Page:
Sorry Dove, but We Don’t Need a Beauty “Patch”, We Need Honest Conversation

patch

Dove’s Beauty Sketches campaign was a huge viral sensation and so it should have been. It was a genius creation, a simple and effective storyline resulting in anyone who stumbled across it admitting to having a huge lump in their throat and reaching for the tissues by the end of it. The clip was shared over and over (and over and over) again, clocking up the video views to over 62 million hits, and that was just on YouTube. It wasn’t just a campaign; it was a movement, and the world wanted to be a part of it. We believed the message. We are more beautiful than we think. Globally we hashtagged it until we couldn’t hashtag it any more: #WeAreBeautiful, we said. 

Like with any successful campaign it tapped into a universal insight: we (women) are often extremely self-deprecating but friends or even strangers wouldn’t usually hesitate to compliment us without a seconds thought. Dove raised the question: why aren’t we nicer to ourselves? Seriously? If a stranger can see all your best bits, then why can’t you? It was full of positivity and it wasn’t coated in a shiny commercial glossiness; it just a lovely story of a group of random women who made each other feel good about themselves. It had added layers to it as well, perhaps symbolising this digital era we live in and how the Internet has probably got us even more confused about how we should see ourselves and how we are perceived by others. We’re constantly tagged in good pictures, bad pictures, at different angles, using different filters – we are constantly nitpicking at our worst bits online and offline. To realise we are “not too bad after all” and laugh (through tears) at our ridiculous nature of inwardly bullying ourselves is a lovely sentiment to share. It was a communal “what are we like” eye-rolling moment. There’s a reason the video was the most watched online advert of all time.Dove appeared authentic and nurturing, the way we want it to be, from a much-loved brand that is as old as our grandmothers.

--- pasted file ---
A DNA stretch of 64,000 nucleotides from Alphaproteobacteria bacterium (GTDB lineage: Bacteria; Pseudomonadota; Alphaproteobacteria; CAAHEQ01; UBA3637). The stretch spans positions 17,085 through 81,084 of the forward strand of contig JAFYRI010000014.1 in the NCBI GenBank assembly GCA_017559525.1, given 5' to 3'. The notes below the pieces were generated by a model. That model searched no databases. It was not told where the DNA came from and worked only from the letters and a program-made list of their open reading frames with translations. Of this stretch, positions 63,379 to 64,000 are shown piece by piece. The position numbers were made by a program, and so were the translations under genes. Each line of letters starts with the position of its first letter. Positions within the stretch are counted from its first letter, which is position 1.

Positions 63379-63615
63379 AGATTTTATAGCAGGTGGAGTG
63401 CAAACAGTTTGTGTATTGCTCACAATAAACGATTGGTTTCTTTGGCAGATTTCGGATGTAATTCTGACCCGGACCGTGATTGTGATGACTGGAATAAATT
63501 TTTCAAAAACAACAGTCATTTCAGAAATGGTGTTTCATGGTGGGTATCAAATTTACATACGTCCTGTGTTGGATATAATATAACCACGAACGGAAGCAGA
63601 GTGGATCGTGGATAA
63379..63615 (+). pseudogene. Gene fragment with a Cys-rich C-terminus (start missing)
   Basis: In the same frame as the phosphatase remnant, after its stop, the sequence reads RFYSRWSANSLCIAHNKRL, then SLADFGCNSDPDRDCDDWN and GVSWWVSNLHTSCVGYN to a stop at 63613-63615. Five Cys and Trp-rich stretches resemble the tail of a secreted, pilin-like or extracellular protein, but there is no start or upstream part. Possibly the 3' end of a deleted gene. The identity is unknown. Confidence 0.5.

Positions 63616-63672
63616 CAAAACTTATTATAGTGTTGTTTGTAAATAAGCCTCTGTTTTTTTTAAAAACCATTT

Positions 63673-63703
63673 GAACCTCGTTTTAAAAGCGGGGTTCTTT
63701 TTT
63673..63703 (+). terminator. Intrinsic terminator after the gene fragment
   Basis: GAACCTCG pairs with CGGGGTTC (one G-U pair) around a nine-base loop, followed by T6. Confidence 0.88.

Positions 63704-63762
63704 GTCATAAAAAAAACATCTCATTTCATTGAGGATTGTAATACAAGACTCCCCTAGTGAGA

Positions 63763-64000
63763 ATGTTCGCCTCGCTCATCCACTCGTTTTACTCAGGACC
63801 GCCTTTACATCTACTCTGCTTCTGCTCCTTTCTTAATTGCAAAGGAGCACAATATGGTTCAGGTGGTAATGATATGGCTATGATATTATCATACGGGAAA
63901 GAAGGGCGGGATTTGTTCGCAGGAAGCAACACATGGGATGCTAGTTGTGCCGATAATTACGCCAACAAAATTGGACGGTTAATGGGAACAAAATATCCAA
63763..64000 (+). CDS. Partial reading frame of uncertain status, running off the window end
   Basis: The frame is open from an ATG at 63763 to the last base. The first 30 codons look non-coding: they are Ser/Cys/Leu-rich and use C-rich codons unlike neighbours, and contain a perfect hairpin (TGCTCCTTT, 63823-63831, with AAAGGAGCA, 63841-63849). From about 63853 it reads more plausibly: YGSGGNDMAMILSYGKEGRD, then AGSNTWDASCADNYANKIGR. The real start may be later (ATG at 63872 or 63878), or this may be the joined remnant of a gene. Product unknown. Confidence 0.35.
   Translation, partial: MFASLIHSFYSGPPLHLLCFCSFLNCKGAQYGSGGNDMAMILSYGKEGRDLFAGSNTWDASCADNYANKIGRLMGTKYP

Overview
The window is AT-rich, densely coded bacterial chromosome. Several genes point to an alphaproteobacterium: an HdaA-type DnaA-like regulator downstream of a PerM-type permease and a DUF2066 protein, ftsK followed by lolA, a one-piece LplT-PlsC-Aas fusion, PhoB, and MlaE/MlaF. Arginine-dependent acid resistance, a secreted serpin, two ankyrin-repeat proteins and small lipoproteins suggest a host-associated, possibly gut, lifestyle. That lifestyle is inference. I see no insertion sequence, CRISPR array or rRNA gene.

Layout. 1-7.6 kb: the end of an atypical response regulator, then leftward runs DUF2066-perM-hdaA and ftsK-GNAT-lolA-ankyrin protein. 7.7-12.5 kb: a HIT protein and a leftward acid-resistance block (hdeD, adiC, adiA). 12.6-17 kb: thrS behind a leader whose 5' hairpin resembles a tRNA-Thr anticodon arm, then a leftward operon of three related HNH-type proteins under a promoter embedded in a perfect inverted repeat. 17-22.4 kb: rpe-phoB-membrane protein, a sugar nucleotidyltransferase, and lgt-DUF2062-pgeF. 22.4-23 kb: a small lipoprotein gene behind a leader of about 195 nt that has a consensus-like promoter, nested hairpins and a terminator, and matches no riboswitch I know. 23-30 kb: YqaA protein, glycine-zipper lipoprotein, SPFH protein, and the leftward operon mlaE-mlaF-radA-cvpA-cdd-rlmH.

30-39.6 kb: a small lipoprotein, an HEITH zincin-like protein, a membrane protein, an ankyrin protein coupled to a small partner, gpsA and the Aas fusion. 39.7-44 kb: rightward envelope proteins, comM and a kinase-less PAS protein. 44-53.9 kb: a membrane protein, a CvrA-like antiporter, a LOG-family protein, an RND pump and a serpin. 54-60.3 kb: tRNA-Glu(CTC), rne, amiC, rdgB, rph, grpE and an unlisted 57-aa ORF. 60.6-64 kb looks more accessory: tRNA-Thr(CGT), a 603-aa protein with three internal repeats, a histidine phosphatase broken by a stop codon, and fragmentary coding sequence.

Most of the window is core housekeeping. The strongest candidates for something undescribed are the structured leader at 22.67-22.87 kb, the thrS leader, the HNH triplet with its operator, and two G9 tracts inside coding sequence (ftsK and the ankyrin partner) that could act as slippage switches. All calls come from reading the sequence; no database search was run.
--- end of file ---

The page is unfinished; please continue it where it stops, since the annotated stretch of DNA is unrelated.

So with Dove’s audience being primarily women, and clever, feisty intelligent women at that, I was slightly disappointed by the new advert and this introduction of Dove Beauty “Patches”. Dove’s fictional RBX patch is a product that they stick on their arm “for 12 hours” that aims to change the women’s perception of themselves. It felt instantly negative and clinical to me. Sharing compliments, or talking about beauty or inspiring each other I totally understand – but to give the girls a made-up cosmetic product and then gently deceive them into thinking differently? It sort of suggests that women need to be tricked into feeling good about themselves. Trickery is the opposite of what women need; we are consistently being tricked by the media, bad ex-boyfriends, mannequins, models, incorrectly sized pieces of clothing, Topshop changing room mirrors… Being tricked is at the very heart of all our body hang-up woes. Slapping on a patch because you’re “not feeling very pretty today” instantly suggests that there is an illness and there is a cure. It all seems a bit extreme, like these ladies need to get off smoking on 40 fags a day. There is nothing wrong with us Dove! We just feel a bit tubby and unsexy sometimes! We are happy with being mini Lena Dunhams!